Mystery is only one step behind the best insights of science and theology. This book deals with the methodology common to both and concludes that all knowledge reflects the culture in which it was articulated and is provisional in the sense that it can always be improved. Failure to respect this lies at the heart of much of the polarisation currently seen in religion and elsewhere.This book offers four reflections, which serve to loosen the sense of certainty that traps and impoverishes Church doctrines, using examples from the nuclear industry, climate change, and chaos theory, among others. The reflections are on the efficacy of prayer; how a sense of mystery and contemplative approach might benefit science; infallibility in church teaching and practice; and, finally, what evolution teaches us about the incarnation. Some readers will find these shocking, but others will find them liberating and in keeping with the Franciscan view of the sacredness of nature.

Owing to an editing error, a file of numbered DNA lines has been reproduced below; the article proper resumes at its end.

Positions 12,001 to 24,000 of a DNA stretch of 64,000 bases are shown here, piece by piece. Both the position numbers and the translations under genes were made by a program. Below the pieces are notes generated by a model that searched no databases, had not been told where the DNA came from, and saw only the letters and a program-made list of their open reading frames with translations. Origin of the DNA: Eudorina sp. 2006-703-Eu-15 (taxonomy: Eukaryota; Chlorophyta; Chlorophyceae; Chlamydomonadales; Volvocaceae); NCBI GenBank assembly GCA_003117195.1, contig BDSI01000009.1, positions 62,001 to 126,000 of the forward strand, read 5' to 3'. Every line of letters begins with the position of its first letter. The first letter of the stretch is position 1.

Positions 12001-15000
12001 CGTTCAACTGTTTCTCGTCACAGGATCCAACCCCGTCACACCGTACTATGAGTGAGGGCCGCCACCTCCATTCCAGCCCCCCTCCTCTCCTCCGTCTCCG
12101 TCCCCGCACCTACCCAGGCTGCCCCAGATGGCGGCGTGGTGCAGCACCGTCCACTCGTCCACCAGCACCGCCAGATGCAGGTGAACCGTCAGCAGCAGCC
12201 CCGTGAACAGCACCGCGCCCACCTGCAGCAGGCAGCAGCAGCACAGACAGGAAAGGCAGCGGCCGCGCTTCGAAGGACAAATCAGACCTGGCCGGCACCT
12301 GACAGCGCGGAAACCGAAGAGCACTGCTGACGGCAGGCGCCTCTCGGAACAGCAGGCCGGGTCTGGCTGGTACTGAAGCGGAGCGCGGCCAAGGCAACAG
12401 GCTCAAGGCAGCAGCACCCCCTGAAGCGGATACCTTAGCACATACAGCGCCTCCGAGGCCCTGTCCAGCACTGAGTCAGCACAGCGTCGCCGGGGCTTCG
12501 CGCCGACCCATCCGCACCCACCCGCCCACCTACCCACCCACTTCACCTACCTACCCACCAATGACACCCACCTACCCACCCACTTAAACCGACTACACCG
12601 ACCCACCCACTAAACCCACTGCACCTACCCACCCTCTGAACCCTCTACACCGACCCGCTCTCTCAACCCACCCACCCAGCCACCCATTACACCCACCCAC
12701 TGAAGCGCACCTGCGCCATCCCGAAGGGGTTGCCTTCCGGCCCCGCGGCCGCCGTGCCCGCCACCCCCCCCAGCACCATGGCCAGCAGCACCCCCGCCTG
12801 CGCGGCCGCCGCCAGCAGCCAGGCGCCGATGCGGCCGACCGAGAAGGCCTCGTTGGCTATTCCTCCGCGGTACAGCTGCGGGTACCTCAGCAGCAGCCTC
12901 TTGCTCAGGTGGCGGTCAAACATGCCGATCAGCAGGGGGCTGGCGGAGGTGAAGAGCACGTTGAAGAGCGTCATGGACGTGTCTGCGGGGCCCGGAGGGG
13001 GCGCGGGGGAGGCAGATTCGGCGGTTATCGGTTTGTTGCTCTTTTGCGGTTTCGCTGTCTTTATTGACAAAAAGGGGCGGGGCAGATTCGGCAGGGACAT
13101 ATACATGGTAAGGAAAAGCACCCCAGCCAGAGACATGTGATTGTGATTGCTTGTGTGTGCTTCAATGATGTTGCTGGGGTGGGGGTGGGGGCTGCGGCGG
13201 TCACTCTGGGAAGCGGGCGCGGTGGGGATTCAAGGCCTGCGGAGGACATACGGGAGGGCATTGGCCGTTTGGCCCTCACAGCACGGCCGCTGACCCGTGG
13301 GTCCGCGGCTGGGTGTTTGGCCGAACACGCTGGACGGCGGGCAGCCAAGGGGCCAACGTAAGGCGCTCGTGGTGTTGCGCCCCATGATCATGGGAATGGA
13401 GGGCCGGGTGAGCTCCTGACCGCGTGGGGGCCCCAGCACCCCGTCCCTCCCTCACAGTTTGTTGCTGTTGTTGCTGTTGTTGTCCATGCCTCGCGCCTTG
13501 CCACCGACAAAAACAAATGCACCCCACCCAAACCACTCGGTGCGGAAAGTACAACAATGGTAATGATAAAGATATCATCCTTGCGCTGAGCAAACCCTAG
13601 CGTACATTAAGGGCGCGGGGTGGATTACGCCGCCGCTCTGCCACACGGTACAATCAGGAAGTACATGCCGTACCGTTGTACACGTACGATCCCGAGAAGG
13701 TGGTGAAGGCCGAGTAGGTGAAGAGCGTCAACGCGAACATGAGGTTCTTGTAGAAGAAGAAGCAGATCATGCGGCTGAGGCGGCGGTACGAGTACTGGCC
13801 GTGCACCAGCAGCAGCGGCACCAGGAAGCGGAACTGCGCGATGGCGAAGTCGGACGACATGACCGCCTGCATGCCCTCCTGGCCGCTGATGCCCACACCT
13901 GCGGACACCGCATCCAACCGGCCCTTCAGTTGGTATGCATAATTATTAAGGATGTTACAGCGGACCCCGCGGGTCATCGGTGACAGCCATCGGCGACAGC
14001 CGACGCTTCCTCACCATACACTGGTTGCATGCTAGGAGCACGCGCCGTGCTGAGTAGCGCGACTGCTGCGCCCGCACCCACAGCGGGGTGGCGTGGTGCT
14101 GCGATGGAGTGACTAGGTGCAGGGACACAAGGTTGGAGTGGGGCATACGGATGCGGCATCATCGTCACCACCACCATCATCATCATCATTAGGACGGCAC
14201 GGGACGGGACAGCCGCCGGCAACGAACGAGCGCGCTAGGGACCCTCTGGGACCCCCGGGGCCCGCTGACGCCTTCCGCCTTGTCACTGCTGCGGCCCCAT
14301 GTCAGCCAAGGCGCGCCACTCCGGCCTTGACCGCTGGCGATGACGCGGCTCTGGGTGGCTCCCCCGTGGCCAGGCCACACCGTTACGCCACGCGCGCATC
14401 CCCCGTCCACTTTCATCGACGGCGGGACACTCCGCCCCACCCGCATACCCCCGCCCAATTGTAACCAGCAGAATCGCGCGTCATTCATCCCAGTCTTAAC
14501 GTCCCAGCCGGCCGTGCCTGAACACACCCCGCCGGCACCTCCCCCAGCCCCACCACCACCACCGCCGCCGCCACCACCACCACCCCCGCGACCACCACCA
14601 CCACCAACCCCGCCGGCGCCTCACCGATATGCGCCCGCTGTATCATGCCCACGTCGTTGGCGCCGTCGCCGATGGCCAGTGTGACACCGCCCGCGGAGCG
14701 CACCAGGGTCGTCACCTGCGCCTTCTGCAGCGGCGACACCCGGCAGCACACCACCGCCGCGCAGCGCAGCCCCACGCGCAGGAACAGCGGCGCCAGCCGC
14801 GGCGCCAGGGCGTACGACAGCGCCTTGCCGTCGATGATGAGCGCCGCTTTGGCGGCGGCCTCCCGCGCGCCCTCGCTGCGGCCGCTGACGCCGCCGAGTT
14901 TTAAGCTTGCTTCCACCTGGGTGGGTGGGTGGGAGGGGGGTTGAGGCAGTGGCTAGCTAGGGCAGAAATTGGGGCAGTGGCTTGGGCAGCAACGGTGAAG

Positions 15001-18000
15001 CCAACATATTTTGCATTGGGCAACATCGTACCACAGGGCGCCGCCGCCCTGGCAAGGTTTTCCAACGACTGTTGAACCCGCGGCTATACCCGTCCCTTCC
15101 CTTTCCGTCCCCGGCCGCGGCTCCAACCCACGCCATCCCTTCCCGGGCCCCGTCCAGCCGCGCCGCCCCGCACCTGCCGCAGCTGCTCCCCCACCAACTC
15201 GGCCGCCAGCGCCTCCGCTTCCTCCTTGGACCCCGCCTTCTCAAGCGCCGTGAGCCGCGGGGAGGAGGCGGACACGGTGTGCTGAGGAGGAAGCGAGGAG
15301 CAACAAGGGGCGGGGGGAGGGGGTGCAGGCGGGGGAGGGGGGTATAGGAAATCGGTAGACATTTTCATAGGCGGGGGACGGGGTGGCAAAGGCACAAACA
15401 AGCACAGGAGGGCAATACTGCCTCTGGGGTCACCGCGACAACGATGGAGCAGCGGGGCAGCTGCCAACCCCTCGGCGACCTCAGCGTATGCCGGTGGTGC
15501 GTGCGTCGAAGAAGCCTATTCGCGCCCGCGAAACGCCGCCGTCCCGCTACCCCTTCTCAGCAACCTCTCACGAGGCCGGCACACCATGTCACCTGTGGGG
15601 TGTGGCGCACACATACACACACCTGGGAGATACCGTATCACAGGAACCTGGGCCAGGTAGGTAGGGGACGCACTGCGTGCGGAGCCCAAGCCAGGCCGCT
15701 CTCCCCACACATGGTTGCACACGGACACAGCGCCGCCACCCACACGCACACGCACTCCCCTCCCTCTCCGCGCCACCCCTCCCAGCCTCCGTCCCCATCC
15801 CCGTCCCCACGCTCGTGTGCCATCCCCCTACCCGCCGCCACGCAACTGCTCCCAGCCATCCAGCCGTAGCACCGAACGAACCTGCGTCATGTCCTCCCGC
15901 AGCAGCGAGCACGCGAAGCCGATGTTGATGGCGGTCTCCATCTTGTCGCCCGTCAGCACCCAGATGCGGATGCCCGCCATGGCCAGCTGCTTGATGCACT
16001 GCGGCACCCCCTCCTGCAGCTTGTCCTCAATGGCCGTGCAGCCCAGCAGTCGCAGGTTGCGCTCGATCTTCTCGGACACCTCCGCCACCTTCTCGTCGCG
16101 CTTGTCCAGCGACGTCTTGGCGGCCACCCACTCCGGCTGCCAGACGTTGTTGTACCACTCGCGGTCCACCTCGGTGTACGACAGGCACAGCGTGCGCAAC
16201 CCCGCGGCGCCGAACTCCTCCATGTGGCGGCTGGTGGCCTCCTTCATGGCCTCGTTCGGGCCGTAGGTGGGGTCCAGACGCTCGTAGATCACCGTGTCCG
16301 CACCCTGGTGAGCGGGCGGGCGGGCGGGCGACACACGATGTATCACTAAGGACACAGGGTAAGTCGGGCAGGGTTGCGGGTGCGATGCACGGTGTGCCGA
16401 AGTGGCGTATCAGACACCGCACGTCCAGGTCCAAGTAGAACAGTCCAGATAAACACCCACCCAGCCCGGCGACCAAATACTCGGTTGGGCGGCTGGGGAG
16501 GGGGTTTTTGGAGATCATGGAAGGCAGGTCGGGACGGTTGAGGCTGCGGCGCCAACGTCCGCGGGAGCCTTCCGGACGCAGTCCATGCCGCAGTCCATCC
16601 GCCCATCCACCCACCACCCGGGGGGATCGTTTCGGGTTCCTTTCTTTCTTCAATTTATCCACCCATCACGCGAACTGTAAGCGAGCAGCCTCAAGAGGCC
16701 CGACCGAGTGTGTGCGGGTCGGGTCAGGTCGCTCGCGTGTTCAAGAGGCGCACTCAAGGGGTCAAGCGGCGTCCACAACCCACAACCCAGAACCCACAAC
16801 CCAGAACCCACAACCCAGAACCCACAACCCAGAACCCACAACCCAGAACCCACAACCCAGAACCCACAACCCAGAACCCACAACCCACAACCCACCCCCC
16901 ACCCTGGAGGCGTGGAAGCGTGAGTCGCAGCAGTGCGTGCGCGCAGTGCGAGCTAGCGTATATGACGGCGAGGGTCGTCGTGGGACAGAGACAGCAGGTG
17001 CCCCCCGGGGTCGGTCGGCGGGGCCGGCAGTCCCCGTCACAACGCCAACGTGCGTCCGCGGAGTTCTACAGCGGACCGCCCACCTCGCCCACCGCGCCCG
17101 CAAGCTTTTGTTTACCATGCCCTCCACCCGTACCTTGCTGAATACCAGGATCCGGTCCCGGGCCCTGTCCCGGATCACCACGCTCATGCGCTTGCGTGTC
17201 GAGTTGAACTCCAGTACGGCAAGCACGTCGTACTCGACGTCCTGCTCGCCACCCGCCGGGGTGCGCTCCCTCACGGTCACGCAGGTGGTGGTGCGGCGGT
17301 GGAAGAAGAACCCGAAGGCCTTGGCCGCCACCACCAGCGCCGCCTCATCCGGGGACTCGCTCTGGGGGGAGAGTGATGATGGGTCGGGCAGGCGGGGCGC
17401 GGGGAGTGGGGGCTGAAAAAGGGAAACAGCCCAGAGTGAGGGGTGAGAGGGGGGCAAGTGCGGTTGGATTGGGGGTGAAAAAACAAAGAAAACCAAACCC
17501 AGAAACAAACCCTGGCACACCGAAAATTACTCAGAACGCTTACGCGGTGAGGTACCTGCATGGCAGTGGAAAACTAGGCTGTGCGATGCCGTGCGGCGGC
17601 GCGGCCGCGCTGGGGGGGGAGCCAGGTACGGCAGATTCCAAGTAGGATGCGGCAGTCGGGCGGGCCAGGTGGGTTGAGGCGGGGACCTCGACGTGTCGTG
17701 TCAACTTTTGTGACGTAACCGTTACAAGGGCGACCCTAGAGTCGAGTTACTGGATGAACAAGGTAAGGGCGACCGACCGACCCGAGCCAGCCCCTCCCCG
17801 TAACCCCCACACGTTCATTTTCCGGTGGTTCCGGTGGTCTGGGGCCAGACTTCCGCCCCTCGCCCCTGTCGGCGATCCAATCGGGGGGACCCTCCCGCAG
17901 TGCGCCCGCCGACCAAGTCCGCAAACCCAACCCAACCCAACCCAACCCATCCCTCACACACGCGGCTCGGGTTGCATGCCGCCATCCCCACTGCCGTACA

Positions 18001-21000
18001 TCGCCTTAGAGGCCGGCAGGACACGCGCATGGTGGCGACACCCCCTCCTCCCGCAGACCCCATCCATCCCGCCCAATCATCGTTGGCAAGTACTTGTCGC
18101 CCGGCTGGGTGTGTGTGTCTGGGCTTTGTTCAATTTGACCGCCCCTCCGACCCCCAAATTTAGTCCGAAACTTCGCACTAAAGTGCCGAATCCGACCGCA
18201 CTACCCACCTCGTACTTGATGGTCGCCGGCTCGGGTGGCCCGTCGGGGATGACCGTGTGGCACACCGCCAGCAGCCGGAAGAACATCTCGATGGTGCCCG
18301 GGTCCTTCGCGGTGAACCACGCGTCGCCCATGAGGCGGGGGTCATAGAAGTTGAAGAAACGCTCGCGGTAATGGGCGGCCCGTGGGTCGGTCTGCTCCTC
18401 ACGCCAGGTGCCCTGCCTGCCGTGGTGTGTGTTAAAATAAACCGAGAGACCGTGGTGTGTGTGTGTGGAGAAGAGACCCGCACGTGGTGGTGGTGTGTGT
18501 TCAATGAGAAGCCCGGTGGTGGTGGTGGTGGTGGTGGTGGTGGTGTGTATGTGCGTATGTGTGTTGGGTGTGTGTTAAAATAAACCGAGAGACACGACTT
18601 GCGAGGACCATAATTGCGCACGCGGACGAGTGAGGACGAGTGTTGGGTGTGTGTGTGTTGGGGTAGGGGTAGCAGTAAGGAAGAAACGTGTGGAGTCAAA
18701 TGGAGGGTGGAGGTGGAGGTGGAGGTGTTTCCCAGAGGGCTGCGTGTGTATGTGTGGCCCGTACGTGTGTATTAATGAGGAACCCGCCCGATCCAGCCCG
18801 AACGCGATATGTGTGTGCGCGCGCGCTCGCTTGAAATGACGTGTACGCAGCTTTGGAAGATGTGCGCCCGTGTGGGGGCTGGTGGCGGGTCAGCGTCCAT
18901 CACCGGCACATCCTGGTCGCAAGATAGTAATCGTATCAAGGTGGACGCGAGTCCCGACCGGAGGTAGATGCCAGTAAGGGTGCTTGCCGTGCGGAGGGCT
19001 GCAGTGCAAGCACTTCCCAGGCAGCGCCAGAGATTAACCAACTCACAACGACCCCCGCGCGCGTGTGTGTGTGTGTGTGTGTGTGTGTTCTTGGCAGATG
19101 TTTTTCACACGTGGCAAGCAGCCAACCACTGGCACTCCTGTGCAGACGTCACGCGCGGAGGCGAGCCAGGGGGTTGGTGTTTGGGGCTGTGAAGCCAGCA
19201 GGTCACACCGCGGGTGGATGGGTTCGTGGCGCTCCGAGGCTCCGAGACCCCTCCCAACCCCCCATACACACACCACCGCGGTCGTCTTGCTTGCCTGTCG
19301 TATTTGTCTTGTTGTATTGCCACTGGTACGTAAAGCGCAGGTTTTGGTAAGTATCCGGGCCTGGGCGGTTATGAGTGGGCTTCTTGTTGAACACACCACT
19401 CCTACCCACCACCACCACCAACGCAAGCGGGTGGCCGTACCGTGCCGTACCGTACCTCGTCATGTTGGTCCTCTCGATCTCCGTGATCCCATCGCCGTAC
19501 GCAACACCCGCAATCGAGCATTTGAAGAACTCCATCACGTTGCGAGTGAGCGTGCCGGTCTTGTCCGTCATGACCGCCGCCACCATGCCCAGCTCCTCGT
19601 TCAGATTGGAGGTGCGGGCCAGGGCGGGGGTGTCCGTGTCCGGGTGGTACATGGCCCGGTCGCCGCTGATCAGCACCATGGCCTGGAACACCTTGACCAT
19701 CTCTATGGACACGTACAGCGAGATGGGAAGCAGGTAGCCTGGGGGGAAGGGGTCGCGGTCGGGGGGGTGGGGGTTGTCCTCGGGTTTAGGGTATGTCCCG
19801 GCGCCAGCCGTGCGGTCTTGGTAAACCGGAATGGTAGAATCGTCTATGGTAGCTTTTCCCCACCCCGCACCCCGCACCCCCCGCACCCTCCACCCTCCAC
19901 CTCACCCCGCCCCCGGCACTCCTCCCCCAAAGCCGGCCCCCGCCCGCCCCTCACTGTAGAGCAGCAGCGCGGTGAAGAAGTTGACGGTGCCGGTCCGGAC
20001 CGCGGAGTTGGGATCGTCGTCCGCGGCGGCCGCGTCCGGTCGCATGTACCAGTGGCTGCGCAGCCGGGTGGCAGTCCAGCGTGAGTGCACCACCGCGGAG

Mystery and the Culture of Science: Personal Insights for the 21st Century